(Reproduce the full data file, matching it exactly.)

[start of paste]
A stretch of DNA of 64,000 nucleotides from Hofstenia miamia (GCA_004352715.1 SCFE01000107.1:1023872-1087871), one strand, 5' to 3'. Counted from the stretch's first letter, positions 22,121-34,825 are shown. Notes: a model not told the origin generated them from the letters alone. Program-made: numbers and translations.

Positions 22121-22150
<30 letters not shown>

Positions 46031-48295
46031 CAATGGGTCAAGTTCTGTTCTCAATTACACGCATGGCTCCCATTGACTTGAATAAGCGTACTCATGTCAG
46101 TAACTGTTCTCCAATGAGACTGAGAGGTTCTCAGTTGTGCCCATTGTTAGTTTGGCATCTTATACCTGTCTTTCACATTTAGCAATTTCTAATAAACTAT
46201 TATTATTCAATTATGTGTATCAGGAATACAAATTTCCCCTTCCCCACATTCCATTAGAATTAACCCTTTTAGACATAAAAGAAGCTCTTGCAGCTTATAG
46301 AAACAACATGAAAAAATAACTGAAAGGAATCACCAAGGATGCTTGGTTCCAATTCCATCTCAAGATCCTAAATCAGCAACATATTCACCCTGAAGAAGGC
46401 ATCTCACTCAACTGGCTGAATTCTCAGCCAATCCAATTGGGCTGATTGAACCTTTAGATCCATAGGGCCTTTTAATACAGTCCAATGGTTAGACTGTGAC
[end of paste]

A stretch of DNA of 64,000 nucleotides from Hofstenia miamia (GCA_004352715.1 SCFE01000107.1:1023872-1087871), one strand, 5' to 3'. Counted from the stretch's first letter, positions 22,121-34,825 are shown. Notes: a model not told the origin generated them from the letters alone. Program-made: numbers and translations.

Positions 22121-22150
<30 letters not shown>

Positions 46031-48295
46031 CAATGGGTCAAGTTCTGTTCTCAATTACACGCATGGCTCCCATTGACTTGAATAAGCGTACTCATGTCAG
46101 TAACTGTTCTCCAATGAGACTGAGAGGTTCTCAGTTGTGCCCATTGTTAGTTTGGCATCTTATACCTGTCTTTCACATTTAGCAATTTCTAATAAACTAT
46201 TATTATTCAATTATGTGTATCAGGAATACAAATTTCCCCTTCCCCACATTCCATTAGAATTAACCCTTTTAGACATAAAAGAAGCTCTTGCAGCTTATAG
46301 AAACAACATGAAAAAATAACTGAAAGGAATCACCAAGGATGCTTGGTTCCAATTCCATCTCAAGATCCTAAATCAGCAACATATTCACCCTGAAGAAGGC
46401 ATCTCACTCAACTGGCTGAATTCTCAGCCAATCCAATTGGGCTGATTGAACCTTTAGATCCATAGGGCCTTTTAATACAGTCCAATGGTTAGACTGTGAC